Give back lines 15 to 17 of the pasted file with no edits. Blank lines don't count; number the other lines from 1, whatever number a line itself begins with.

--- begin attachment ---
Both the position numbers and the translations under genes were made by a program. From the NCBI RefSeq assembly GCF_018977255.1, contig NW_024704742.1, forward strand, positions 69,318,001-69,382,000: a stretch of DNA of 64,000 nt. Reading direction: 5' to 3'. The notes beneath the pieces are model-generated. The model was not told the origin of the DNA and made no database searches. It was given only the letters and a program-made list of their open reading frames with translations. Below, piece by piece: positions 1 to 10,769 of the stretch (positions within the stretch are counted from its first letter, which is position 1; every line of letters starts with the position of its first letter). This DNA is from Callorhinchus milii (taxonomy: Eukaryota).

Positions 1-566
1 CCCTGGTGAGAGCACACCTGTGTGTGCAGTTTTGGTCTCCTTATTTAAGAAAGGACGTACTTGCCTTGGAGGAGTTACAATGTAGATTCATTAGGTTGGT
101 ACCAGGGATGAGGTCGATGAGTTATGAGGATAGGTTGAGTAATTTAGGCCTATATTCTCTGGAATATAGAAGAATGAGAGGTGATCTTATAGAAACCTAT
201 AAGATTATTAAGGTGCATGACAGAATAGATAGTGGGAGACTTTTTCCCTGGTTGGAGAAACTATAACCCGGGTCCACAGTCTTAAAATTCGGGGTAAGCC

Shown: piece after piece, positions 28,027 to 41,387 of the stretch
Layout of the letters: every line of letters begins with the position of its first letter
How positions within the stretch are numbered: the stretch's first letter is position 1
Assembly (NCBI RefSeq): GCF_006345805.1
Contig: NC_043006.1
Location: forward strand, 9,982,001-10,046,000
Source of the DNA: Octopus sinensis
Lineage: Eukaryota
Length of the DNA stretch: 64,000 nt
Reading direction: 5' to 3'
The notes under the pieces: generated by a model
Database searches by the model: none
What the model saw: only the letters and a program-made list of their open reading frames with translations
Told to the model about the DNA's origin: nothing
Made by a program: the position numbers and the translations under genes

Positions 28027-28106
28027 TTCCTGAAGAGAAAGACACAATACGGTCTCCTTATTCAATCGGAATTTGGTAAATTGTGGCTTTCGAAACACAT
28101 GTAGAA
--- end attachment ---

Reading direction: 5' to 3'
The notes under the pieces: generated by a model
Database searches by the model: none